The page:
The introduction of the Spectrum Pipeline Act represents an important step toward attempting to restore the FCC’s auction authority.

Amidst recent headlines dominated by President Biden’s 2025 budget proposal and the passage of a major spending package, Americans can be forgiven if they haven’t heard about a new Senate spectrum pipeline bill.

However, this spectrum pipeline bill dubbed the Spectrum Pipeline Act of 2024, could have far-reaching consequences for America’s leadership in the spectrum landscape. Congress would be wise to consider its merits.

Introduced early last month, the Act addresses the immediate need to restore the Federal Communication Commission’s spectrum auctioning authority and establish a robust pipeline of mid-band spectrum for both licensed and unlicensed commercial uses.

Neither issue is addressed in the Biden administration’s new National Spectrum Strategy (NSS). This makes their inclusion in this bill all the more important for establishing a comprehensive U.S. spectrum policy that is pro-consumer, technology-neutral, and tackles the growing need for more commercial spectrum.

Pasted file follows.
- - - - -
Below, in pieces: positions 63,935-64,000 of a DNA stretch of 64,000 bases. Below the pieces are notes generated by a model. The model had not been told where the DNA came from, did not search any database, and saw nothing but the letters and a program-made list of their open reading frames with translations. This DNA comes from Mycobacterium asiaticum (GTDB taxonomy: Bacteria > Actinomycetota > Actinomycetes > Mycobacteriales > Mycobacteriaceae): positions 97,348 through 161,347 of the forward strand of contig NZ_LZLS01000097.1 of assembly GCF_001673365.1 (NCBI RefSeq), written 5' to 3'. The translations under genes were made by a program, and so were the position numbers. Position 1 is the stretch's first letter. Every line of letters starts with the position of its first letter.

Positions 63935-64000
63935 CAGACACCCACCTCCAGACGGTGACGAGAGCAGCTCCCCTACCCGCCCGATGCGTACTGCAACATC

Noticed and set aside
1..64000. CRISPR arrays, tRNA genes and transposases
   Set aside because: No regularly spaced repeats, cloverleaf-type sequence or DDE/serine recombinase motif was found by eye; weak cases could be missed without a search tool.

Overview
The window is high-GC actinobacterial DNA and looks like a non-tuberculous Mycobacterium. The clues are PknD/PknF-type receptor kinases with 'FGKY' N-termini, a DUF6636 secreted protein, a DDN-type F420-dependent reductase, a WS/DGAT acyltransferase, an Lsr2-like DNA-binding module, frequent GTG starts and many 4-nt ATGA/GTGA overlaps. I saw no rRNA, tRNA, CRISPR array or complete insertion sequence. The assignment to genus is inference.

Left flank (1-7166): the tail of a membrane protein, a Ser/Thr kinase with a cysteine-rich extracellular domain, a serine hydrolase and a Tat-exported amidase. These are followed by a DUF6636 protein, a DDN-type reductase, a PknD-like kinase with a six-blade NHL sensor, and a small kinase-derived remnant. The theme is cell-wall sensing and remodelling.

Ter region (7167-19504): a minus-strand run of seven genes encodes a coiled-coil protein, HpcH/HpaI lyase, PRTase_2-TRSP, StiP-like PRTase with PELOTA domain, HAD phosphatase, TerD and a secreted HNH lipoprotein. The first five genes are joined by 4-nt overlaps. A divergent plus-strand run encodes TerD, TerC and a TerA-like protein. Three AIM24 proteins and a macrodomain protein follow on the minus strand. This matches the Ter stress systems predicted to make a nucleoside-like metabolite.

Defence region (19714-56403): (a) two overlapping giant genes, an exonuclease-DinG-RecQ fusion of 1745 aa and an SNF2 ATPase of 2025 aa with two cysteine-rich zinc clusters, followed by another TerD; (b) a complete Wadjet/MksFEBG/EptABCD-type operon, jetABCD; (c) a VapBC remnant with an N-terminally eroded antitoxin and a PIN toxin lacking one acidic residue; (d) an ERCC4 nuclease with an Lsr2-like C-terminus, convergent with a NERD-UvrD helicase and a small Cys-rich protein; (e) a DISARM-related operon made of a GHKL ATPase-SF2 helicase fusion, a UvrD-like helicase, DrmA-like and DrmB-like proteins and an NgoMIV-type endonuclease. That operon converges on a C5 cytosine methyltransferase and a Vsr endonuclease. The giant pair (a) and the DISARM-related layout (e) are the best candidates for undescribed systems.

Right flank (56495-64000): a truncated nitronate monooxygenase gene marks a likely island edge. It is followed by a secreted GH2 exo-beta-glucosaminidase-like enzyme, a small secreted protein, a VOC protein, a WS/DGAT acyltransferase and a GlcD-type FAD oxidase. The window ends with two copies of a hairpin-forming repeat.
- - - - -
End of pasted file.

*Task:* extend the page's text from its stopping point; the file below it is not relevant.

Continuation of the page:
First, the Act would reauthorize the FCC’s auction authority through September 30, 2027. For more than a year, the FCC has been unable to host spectrum auctions, where commercial providers can bid on exclusive access to specific radio frequencies necessary for building wireless networks and unlocking consumer benefits. As the American Consumer Institute has previously noted, these auctions play a vital role in distributing spectrum licenses in a manner that is both fairer and more efficient than the old system of “hearings and lotteries” which were, in many ways, glorified beauty pageants.

 They also serve as a major source of government revenue. Over the last 30 years, FCC auctions have generated more than $233 billion for the U.S. Treasury. That’s money that can be used to fund government programs and services, such as the Affordable Connectivity Program, which is in desperate need of a cash infusion.

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Nate Scherer is a policy analyst with the American Consumer Institute, a nonprofit education and research organization. For more information about the Institute, visit us at www.TheAmericanConsumer.Org or follow us on X @ConsumerPal. This piece is exclusive to Broadband Breakfast.